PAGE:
Bible Readers and Lay Writers in Early Modern England studies how immersion in the Bible among layfolk gave rise to a non-professional writing culture, one of the first instances of ordinary people taking up the pen as part of their daily lives. Kate Narveson examines the development of the culture, looking at the close connection between reading and writing practices, the influence of gender, and the habit of applying Scripture to personal experience. She explores too the tensions that arose between lay and clergy as layfolk embraced not just the chance to read Scripture but the opportunity to create a written record of their ideas and experiences, acquiring a new control over their spiritual self-definition and a new mode of gaining status in domestic and communal circles. Based on a study of print and manuscript sources from 1580 to 1660, this book begins by analyzing how lay people were taught to read Scripture both through explicit clerical instruction in techniques such as note-taking and collation, and through indirect means such as exposure to sermons, and then how they adapted those techniques to create their own devotional writing. The first part of the book concludes with case studies of three ordinary lay people, Anne Venn, Nehemiah Wallington, and Richard Willis. The second half of the study turns to the question of how gender registers in this lay scripturalist writing, offering extended attention to the little-studied meditations of Grace, Lady Mildmay. Narveson concludes by arguing that by mid-century, despite clerical anxiety, writing was central to lay engagement with Scripture and had moved the center of religious experience beyond the church walls.
Contents: Introduction: recovering lay writing in divinity; Part 1: From Reading Skills to Writing Practices; Reading the Bible: clerical prescriptions and lay reading practices; The emergence of lay composition; Application to the self: reading and the restructuring of identity; Recording identity: scripturalist devotion among ordinary layfolk; Part 2: The Registration of Gender; Discursive horizons and the question of gender; The devotional page and the schoolroom of print; Grace Mildmay’s meditations: love letters from God and their scriptural authorization; Conclusion: lay scriptural devotion stakes its claim; Bibliography; Index.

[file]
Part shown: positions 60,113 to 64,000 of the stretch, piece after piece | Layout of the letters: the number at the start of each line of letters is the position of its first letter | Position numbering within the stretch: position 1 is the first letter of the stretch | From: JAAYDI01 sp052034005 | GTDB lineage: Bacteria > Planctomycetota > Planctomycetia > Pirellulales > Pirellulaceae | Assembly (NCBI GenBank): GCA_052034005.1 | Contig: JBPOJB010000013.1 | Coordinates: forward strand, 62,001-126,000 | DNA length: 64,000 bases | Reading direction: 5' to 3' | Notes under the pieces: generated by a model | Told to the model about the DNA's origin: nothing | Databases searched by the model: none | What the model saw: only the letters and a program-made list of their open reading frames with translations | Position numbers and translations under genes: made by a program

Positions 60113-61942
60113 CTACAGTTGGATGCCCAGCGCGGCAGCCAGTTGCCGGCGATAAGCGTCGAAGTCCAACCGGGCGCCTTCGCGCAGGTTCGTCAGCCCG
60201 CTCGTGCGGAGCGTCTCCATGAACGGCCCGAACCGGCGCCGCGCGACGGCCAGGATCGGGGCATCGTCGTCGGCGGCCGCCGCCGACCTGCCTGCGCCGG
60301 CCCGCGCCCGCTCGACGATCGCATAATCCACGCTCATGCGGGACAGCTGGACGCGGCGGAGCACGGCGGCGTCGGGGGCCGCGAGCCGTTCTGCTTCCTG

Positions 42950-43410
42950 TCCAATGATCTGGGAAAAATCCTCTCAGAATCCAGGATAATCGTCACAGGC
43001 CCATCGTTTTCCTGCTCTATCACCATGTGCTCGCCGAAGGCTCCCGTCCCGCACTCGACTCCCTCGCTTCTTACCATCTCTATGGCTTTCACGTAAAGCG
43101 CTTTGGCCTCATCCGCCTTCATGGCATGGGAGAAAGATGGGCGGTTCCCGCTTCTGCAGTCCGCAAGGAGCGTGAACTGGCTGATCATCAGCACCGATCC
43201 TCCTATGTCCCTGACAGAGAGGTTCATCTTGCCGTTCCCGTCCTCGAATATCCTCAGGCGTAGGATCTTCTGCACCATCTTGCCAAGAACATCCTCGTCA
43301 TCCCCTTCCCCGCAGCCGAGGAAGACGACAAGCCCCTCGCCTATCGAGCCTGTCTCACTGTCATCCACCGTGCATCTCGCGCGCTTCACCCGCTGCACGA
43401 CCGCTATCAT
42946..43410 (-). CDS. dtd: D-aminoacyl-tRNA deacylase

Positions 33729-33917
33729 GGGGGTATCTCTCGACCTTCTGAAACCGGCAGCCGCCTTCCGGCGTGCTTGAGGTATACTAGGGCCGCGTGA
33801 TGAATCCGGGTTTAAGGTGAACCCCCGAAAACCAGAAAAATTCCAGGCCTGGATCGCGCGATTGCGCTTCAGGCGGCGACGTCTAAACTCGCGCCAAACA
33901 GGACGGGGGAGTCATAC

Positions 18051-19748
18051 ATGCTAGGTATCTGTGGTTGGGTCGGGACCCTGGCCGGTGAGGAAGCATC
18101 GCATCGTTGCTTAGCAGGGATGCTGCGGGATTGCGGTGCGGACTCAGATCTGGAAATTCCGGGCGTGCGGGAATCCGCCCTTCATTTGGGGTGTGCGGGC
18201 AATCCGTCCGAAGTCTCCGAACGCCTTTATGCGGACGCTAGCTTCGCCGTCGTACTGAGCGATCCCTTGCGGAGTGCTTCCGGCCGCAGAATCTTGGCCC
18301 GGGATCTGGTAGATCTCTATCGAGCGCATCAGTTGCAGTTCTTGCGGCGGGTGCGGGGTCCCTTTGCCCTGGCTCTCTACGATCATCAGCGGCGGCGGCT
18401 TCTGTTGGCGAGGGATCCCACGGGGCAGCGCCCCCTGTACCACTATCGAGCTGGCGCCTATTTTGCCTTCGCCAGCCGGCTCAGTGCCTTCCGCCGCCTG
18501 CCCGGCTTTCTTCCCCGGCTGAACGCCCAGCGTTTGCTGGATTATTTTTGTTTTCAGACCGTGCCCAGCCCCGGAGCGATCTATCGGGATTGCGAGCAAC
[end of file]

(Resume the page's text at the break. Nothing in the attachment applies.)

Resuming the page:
About the Author: Kate Narveson is Associate Professor of English, Luther College, USA
Reviews: '… a really tremendous piece of scholarship: subtle, humane, insightful and - when it needs to be - biting.' Alec Ryrie, Durham University, UK'Narveson's book is an energetic blend of different disciplines, tackling literature, religious history, book history and gender studies all at once, with remarkable nerve and considerable subtlety… There is a delicate and illuminating account of women's writing here; there is also new understanding of how early modern texts might be read.' Times Higher Education'I found this book highly thought provoking. Ultimately it engages with a persistent and perplexing critical paradox: how do twenty-first-century scholars attempt to ‘locate the marks of gender’ (132) within a set of early modern texts whose overriding objective is to erase any sense of self?' Renaissance Quarterly'… this is a sophisticated and engagingly lively discussion that ranges impressively through the primary and critical sources involved - perhaps more so than Narveson recognizes herself.' Seventeenth-Century News'With sensitivity for the complexities of both lived religious experience and the intersections of popular and academic cultures, Nerveson shows that unpublished devotionals are far from uninteresting. This volume offers much to the study of early modern religion, whether in England or elsewhere. It deserves to be widely read.' Sixteenth Century Journal‘…provides a carefully considered analysis of lay devotional writing and the authors, particularly the women, who shaped and were shaped by it… Naverson [has] a keen eye for significant detail that she combines with breadth of research and sober judgment…’ John Donne Journal'… an excellent addition to this burgeoning field of study. …Bible Readers and Lay Writers in Early Modern England has many impressive strengths.'Modern Philology
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